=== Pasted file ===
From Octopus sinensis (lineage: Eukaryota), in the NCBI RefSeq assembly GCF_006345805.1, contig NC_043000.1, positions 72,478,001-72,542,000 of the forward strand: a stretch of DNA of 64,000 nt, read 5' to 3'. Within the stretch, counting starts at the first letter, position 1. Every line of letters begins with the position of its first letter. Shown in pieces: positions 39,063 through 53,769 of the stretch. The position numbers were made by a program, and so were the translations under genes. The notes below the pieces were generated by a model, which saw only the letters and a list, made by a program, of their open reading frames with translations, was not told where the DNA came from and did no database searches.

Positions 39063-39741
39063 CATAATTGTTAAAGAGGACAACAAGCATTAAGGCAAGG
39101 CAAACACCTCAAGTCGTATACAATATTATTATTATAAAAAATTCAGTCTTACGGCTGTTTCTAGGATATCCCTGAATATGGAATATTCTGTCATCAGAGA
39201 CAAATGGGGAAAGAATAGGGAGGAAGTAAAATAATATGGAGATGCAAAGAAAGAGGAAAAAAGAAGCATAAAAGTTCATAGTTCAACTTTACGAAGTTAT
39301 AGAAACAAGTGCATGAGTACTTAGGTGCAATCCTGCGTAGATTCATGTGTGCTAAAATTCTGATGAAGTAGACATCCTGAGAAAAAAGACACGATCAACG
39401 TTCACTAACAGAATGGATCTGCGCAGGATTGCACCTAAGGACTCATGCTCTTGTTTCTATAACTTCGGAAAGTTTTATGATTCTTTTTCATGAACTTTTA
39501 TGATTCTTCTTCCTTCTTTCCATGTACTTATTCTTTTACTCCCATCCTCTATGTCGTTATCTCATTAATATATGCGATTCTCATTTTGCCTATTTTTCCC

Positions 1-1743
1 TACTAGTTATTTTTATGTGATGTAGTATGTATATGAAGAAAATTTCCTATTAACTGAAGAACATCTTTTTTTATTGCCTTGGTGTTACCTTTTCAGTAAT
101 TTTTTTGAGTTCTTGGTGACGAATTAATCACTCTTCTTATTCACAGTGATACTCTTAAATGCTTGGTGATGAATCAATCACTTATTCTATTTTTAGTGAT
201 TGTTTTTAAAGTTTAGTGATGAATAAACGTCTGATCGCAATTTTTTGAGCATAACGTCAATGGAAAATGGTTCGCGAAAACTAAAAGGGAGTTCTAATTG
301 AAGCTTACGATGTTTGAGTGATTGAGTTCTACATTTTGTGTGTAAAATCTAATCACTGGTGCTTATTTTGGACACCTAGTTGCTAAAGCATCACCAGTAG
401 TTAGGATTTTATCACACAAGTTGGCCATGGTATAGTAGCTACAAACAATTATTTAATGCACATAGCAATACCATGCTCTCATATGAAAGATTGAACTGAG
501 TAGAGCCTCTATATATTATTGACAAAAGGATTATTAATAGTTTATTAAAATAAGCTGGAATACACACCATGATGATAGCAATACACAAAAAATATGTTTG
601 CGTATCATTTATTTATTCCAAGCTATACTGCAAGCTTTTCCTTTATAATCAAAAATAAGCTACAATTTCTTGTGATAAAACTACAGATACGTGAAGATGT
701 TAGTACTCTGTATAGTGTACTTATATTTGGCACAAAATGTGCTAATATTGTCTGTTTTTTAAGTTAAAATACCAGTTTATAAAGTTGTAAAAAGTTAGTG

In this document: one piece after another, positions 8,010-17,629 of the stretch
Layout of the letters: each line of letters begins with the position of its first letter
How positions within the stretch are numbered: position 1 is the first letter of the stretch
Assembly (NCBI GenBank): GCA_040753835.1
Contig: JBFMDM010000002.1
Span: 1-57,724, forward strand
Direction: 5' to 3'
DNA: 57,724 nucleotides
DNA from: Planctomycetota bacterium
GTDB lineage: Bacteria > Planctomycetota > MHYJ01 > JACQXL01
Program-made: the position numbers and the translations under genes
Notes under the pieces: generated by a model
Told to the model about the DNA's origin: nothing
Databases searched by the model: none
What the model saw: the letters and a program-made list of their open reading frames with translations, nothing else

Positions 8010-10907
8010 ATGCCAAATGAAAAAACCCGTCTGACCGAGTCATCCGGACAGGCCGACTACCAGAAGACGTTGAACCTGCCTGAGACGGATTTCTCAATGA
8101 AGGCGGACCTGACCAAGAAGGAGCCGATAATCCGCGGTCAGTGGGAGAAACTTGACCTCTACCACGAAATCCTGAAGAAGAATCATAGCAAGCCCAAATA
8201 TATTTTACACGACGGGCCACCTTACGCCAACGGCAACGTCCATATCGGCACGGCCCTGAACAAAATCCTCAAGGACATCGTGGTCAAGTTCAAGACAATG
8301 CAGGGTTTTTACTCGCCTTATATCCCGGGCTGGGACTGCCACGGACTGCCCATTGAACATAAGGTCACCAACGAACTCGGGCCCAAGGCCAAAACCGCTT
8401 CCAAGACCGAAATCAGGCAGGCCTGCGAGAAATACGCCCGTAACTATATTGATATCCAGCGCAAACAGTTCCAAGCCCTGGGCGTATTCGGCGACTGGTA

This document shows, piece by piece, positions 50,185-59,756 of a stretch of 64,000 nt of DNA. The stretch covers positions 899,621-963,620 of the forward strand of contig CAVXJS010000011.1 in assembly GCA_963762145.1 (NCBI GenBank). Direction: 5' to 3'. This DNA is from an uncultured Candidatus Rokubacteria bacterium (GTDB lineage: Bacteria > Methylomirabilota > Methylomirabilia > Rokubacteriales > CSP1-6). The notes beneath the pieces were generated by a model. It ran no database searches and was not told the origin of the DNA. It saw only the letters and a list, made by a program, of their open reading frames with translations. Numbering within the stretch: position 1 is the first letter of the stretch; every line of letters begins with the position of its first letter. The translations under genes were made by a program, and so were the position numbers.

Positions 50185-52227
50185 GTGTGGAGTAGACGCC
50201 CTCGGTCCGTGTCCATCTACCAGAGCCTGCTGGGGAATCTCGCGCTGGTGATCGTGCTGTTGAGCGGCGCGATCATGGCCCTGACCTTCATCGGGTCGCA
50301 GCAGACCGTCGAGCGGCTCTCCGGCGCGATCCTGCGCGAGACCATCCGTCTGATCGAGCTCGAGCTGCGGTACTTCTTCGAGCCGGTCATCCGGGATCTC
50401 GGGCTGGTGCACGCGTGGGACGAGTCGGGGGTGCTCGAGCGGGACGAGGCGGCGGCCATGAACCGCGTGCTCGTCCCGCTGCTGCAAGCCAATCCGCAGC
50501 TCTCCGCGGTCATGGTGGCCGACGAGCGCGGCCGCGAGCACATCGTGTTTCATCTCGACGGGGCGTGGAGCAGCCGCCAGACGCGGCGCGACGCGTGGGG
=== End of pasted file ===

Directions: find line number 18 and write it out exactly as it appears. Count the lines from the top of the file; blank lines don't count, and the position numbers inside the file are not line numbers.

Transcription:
In this document: one piece after another, positions 8,010-17,629 of the stretch